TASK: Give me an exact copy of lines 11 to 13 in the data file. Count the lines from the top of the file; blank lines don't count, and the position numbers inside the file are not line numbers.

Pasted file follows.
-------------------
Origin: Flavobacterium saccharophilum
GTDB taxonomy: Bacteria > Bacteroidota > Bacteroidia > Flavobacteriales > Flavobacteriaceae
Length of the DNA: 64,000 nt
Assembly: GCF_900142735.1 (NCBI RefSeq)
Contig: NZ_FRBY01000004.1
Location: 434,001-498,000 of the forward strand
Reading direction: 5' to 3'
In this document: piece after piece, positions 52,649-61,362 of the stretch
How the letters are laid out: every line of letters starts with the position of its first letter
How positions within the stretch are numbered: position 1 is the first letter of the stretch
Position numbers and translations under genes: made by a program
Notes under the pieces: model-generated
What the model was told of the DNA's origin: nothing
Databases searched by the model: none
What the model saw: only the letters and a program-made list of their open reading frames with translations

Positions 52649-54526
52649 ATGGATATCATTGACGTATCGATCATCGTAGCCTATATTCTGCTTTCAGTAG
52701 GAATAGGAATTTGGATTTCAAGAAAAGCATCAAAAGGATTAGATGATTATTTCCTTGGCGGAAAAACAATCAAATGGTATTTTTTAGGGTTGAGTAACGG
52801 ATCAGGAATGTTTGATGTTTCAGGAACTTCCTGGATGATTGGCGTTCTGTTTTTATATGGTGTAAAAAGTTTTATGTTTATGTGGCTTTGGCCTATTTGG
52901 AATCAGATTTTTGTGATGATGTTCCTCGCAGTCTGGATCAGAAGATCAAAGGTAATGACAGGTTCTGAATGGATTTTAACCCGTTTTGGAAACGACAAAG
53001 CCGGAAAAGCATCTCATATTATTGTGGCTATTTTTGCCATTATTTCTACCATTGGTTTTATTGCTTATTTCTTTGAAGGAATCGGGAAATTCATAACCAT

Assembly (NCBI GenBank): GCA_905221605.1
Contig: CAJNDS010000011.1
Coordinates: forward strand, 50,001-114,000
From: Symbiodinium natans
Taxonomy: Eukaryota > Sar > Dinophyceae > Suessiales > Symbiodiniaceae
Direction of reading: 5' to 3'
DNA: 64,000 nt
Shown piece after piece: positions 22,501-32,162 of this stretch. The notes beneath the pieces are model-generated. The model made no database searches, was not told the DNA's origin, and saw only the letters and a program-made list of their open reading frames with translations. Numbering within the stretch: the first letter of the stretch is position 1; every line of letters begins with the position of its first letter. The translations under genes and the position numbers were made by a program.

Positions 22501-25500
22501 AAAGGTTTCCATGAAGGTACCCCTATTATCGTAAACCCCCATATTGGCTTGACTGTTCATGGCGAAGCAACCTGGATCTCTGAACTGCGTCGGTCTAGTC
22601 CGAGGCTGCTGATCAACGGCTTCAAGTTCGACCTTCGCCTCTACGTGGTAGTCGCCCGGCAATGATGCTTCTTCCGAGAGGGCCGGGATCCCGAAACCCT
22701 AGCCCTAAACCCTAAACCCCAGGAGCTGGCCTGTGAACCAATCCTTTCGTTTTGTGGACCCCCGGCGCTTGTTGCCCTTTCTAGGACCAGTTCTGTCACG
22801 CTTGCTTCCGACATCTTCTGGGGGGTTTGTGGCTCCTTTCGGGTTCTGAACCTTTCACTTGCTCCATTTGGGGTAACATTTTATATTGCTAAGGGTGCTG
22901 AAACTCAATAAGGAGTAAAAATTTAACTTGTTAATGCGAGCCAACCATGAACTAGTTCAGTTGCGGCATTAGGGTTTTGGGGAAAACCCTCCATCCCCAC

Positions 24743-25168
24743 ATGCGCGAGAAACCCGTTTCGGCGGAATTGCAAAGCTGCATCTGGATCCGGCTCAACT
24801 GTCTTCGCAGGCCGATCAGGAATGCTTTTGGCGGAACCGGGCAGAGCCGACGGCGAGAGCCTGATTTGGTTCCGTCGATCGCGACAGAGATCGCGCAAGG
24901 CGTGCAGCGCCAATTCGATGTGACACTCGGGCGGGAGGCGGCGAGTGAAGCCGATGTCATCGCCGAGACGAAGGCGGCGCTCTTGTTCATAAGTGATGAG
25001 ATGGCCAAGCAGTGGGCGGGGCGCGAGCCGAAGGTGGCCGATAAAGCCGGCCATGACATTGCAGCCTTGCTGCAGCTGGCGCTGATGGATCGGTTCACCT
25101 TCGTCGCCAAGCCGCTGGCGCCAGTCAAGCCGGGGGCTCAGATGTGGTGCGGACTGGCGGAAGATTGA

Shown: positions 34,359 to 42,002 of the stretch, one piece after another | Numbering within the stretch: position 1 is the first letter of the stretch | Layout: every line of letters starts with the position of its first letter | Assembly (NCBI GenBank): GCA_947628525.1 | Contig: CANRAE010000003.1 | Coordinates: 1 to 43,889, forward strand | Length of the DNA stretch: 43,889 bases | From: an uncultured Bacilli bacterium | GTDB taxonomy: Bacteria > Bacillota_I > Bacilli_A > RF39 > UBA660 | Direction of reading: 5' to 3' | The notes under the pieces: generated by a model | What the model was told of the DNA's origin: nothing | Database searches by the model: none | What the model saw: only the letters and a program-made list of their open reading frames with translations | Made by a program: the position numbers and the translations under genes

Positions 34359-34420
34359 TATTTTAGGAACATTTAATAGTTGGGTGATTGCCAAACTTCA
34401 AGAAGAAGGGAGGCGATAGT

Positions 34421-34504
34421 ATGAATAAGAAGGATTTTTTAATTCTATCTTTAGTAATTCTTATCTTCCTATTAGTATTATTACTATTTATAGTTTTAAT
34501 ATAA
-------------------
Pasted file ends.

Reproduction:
Position numbers and translations under genes: made by a program
Notes under the pieces: model-generated
What the model was told of the DNA's origin: nothing